Google Mobile Services (GMS) is such an essential suite of apps for Android users. Huawei learnt this the hard way following sanctions that were imposed on them by the US government, which ultimately led to them losing Google services. The lack of Google services on their new devices saw their market share plummet as users failed to buy their devices since they heavily depend on the Google services in their daily activities.
With apps like Chrome, YouTube and Maps being bundled in the Google Mobile Services, it is no surprise what befell Huawei. Now, Google has put forward a new set of standards manufacturers have to meet in order for their new devices to qualify for GMS.
The new set of standards only applies to Android 12 upwards and puts a focus on the “Safety and Emergency” settings page on your Android device. The tech giant’s aim is to ensure every Android user has a baseline level of protection against allergic reactions, earthquakes and other emergencies.
“According to GMS requirements, all Android 12 devices must have a top-level ‘Safety & emergency’ page with the following items in the submenu: medical information, emergency contacts, emergency SOS, emergency location service, earthquake alerts, and wireless emergency alerts, ” wrote former XDA Developers editor Misaah Rahman on Twitter.
Some of the above requirements have been in the Android ecosystem for years, either directly implemented by Google, or later by device manufacturers. The positive change is to see them now being considered mandatory for all mainstream phones and tablets.
“Emergency SOS” is one of these features, new to Android 12 and was first included in Pixel devices in the Personal Safety app. It was also one of the earliest ones to show up during 2020 developer previews, and we dived into it here. To recap, the SOS feature allows users to tap the power button five times, which in turn contacts emergency services after a five-second wait. Emergency contacts will work the same way dialling 911 works. In case, the phone is turned off or the screen is locked, the phone numbers saved as emergency contacts will be accessible from the locked screen, and can be called without the need to input a fingerprint, pattern or pin first to unlock the device.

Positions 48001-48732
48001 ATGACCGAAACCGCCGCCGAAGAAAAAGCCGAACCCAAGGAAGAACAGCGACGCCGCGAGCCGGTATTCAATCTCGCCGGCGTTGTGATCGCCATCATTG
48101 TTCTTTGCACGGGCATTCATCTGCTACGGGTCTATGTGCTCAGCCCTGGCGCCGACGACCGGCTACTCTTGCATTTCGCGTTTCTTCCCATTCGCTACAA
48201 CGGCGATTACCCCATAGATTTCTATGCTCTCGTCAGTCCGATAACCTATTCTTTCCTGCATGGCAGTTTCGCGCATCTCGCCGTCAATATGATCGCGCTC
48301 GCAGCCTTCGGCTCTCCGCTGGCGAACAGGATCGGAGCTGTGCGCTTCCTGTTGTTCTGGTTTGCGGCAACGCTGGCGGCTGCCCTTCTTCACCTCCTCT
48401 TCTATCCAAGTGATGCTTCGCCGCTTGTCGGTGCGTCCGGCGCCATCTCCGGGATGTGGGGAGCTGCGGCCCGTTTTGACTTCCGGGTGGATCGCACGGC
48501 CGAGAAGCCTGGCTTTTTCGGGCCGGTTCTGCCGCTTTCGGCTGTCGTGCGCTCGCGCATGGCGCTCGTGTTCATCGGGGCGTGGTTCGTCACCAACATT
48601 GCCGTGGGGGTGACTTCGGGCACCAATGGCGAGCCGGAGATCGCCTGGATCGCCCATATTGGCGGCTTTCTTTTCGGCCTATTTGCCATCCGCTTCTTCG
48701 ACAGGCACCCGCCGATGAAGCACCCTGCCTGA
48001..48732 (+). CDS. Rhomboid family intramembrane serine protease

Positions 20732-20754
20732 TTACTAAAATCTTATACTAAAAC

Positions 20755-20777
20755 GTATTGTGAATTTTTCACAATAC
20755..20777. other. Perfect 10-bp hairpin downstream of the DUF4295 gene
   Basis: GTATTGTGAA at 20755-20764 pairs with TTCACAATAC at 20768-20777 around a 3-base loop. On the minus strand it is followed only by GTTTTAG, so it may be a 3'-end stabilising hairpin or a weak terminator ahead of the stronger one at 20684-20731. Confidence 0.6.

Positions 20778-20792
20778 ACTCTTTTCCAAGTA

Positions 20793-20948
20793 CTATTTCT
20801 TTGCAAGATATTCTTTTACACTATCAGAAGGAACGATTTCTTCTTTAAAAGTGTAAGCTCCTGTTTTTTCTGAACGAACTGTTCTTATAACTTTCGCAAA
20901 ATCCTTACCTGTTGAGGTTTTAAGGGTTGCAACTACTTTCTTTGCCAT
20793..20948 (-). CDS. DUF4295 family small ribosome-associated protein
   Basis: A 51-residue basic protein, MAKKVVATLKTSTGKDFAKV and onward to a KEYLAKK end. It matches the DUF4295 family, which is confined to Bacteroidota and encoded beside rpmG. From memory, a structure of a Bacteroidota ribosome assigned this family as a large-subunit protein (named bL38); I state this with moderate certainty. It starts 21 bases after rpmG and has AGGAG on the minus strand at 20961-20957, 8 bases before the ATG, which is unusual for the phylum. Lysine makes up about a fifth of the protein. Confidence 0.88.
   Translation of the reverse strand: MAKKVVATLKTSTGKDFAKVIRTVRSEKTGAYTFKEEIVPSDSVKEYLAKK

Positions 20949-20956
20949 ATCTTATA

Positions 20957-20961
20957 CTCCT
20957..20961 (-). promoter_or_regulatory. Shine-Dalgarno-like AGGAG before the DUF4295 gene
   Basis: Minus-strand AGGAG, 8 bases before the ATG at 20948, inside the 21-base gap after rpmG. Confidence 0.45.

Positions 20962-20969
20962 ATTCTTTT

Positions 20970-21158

Rahman notes that many of these services, including earthquake alerts, wireless emergency alerts, and location services, are all built into Android’s settings menu via Play Services, although their availability may depend on your region.
This rightly raises questions whether these services will be available in the Kenyan shores. Earthquake alerts are plausible since they do not necessarily rely on human input. On the other hand, emergency alerts are probably a pipe dream in the current state of our ambulance services, not to mention the high costs that will be part and parcel of it.
Google’s set of requirements for GMS requirement in Android 12 goes further. Manufacturers will also need to include screen readers to cater for visually impaired users. The most well-known app that offers screen reading services is TalkBack, which can be included by pre-installing the Accessibility Suite app.